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j0289346Two great posts appeared recently examining why young people leave the Church.

Meg of If this one thing happens asked ‘Does Christianity Really Need a “Re-branding”?’ She doesn’t think it does. Here’s why — excerpts follow; Meg has more (emphases mine):

Over the past few decades we have seen a growing number of non-denominational churches that are heavy on music and the show and light on liturgy and ritual.  We keep seeing the Church trying to be “cool” and trying to meet young people “on their level.”  As a young person, I don’t think it’s working.  That faux-hawk you’re sporting Pastor?  The watered down sermon about a “famous” person who believes in Jesus?  Using out-dated memes in your power point presentation? …

This is something I think many churches need to remind themselves of. When witnessing some of these “cool guy church” antics I’ve found myself feeling patronized, and seen others leave the church for something more “traditional”.  I’m reminded of the parable of the lost sheep, where Jesus asks his followers if one out of their hundred sheep went missing ,wouldn’t they leave all their other sheep to run after the one?  It’s a strong message, and maybe one that many churches are taking to heart in their search for their lost sheep.  My advice?  Leave it to God.  He will find his lost sheep and bring them home.  Don’t push away your 99 sheep and leave them out in the cold, because you may find they will be lost as well.

Another young adult, Marc of Marc5Solas, gave his thoughts in ‘The Top 10 Reasons Our Kids Leave Church’. Here are a few of the reasons — read more at his site:

This isn’t a negative “beat up on the church” post. I love the church, and I want to see American evangelicalism return to the gospel of repentance and faith in christ for the forgiveness of sins; not just as something on our “what we believe” page on our website, but as the core of what we preach from our pulpits to our children, our youth, and our adults …

10. The Church is “Relevant”:

You didn’t misread that, I didn’t say irrelevant, I said RELEVANT. We’ve taken a historic, 2,000 year old faith, dressed it in plaid and skinny jeans and tried to sell it as “cool” to our kids. It’s not cool. It’s not modern. What we’re packaging is a cheap knockoff of the world we’re called to evangelize.

As the quote says, “When the ship is in the ocean, everything’s fine. When the ocean gets into the ship, you’re in trouble.”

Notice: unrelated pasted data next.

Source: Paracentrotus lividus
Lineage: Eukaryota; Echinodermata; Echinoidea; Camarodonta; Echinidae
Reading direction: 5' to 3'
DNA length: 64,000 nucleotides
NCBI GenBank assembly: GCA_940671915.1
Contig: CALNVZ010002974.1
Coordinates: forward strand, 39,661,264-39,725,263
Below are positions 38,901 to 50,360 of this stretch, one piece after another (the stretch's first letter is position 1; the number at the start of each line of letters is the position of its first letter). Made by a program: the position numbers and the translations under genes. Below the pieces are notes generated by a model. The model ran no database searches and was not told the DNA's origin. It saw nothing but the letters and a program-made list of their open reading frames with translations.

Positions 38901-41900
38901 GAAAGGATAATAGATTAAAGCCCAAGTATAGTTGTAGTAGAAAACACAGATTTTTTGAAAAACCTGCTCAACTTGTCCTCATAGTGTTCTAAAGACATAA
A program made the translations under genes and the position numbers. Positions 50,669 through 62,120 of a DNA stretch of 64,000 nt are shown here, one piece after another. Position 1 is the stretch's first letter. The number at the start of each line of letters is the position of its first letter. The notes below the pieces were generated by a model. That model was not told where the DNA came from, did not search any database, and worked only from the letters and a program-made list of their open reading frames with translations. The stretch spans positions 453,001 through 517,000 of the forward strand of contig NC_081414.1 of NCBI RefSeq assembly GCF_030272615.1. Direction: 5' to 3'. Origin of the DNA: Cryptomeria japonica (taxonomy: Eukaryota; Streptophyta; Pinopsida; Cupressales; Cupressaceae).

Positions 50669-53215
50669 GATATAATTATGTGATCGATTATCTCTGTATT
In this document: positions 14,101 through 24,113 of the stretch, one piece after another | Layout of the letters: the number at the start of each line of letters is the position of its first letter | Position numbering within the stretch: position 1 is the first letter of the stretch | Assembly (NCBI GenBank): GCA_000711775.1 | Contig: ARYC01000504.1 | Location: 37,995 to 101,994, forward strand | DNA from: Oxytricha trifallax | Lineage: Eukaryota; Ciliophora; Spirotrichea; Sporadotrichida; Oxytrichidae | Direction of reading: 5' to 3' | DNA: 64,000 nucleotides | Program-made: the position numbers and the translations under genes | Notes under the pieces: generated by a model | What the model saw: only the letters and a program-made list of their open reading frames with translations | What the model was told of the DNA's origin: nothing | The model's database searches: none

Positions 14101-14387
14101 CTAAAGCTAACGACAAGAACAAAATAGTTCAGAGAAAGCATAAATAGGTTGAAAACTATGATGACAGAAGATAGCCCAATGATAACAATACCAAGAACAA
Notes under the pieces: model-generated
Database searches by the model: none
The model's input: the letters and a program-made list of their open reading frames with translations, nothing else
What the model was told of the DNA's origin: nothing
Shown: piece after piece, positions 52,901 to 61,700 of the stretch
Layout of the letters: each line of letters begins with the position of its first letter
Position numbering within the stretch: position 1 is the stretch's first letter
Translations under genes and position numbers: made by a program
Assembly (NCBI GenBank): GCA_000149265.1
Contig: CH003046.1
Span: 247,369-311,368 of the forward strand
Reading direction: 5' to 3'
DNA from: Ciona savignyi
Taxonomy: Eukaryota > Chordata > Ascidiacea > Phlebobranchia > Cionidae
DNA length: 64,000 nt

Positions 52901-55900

I’m not ranting about “worldliness” as some pietistic bogeyman, I’m talking about the fact that we yawn at a 5-minute biblical text, but almost trip over ourselves fawning over a minor celebrity or athlete who makes any vague reference to being a Christian …

8. They get smart:

It’s not that our students “got smarter” when they left home, rather someone actually treated them as intelligent. Rather than dumbing down the message, the agnostics and atheists treat our youth as intelligent and challenge their intellect with “deep thoughts” of question and doubt. Many of these “doubts” have been answered, in great depth, over the centuries of our faith. However …

7. You sent them out unarmed:

Let’s just be honest, most of our churches are sending youth into the world embarrassingly ignorant of our faith. How could we not? We’ve jettisoned catechesis, sold them on “deeds not creeds” and encouraged them to start the quest to find “God’s plan for their life”. Yes, I know your church has a “What we believe” page, but is that actually being taught and reinforced from the pulpit? I’ve met evangelical church leaders (“Pastors”) who didn’t know the difference between justification and sanctification. I’ve met megachurch board members who didn’t understand the atonement. When we chose leaders based upon their ability to draw and lead rather than to accurately teach the faith? Well, we don’t teach the faith. Surprised?

This is what I was driving at in my closing comments yesterday on Simeon. Catechise your children as soon as you can; start gently with simple concepts and prayers between the ages 3 and 4. Build from there. Make sure they know what they believe and why they believe it.

Meg and Mark make excellent points which all pastors and church volunteers would find of interest.

Could it be that our young people are crying out, ‘Gimme that old-time religion’?

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